World Glaucoma Week 11-17 March
Glaucoma is the leading cause of irreversible blindness worldwide, affecting an estimated 300,000 Australians. Unfortunately, half of these people do not know they have the condition and with no early warning signs, glaucoma often remains undiagnosed until significant, permanent vision loss has already occurred.
During World Glaucoma Week (11-17 March), experts are encouraging all Australians over the age of 40 to make an appointment with their eye health professional for an eye check-up. This is especially important if you have a family history of the disease; people with a close relative with glaucoma are eight times more likely to develop the disease themselves.
A check up for glaucoma is simple and painless. It involves assessing the structure of the optic nerve, measuring the eye pressure (tonometry), and assessing the visual field, which can detect peripheral vision loss (where glaucoma strikes first).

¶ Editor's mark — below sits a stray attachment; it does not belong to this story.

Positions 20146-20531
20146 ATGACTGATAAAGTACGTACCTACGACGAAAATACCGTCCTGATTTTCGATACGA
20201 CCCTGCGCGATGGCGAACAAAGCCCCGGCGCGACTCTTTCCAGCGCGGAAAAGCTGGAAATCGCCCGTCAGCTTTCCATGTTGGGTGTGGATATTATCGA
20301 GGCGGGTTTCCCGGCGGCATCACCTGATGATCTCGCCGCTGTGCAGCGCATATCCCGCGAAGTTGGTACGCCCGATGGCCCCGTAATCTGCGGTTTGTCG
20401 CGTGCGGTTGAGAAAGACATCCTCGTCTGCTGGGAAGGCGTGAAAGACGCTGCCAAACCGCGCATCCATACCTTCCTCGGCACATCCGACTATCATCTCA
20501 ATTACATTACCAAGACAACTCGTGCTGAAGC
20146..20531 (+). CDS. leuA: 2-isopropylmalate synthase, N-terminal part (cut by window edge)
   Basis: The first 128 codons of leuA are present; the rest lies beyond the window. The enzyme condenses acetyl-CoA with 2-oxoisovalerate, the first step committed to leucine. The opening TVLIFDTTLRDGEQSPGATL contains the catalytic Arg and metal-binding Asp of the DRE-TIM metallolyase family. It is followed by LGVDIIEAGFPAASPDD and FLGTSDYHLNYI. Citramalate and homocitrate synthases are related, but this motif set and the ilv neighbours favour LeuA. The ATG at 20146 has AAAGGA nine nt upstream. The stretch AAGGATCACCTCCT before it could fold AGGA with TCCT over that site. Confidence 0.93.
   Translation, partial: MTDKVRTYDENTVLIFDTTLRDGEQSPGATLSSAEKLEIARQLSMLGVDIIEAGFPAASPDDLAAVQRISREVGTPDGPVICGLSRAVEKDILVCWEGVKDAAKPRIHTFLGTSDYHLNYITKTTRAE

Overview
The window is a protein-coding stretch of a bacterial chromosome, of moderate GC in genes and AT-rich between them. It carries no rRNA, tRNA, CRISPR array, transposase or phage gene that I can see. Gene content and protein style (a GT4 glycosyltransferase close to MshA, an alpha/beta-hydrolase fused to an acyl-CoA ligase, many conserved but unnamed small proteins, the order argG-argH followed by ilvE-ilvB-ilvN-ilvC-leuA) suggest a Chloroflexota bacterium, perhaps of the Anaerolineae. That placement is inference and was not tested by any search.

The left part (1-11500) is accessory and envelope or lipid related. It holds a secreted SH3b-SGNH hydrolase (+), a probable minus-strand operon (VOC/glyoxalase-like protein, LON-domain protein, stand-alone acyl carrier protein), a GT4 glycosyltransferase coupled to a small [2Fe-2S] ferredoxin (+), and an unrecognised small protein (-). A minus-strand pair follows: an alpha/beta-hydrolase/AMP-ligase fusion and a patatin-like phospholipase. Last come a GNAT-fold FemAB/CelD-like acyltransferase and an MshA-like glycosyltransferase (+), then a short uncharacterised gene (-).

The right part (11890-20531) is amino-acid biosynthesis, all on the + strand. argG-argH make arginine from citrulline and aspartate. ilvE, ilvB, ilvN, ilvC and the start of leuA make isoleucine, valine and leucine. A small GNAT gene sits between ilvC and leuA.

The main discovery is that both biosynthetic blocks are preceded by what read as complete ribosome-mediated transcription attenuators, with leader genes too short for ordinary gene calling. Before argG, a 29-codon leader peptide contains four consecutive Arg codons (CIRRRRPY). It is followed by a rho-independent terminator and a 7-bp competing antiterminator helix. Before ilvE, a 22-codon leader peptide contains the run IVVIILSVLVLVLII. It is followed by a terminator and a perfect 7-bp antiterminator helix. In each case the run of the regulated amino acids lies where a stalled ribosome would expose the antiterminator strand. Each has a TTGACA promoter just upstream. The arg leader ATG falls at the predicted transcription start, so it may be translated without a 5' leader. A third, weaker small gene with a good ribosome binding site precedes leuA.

Early detection is critical because timely treatment can slow or prevent further vision loss. At the Centre for Eye Research Australia (CERA), researchers are investigating causes of glaucoma at a cellular level and ways to better treat the disease at a clinical level. Researchers are also conducting genetic research in glaucoma.
Professor Jonathan Crowston is the head of the Glaucoma Research team at the Centre for Eye Research Australia.
“Glaucoma is called the ‘sneak thief of sight’ because it steals your sight gradually, so you probably won’t notice any changes until the damage has already occurred. That is why it’s so important to have regular, complete eye check-ups, including tests for glaucoma,” he said, “especially if you’re at high risk, such as those people with a family history of the condition.”
Current glaucoma trial recruitment at CERA:
CERA is currently recruiting participants for a study looking at the outcomes of different glaucoma treatments.
The study will compare the safety, effectiveness, quality of life impact and cost of laser treatment versus standard topical (eye drop) medication.
To participate in the study, you must be over 35 years of age and be diagnosed with glaucoma but not yet treated.
To participate, or receive more information on this study, please contact Jessica Brennan at 9929 8399 or email firstname.lastname@example.org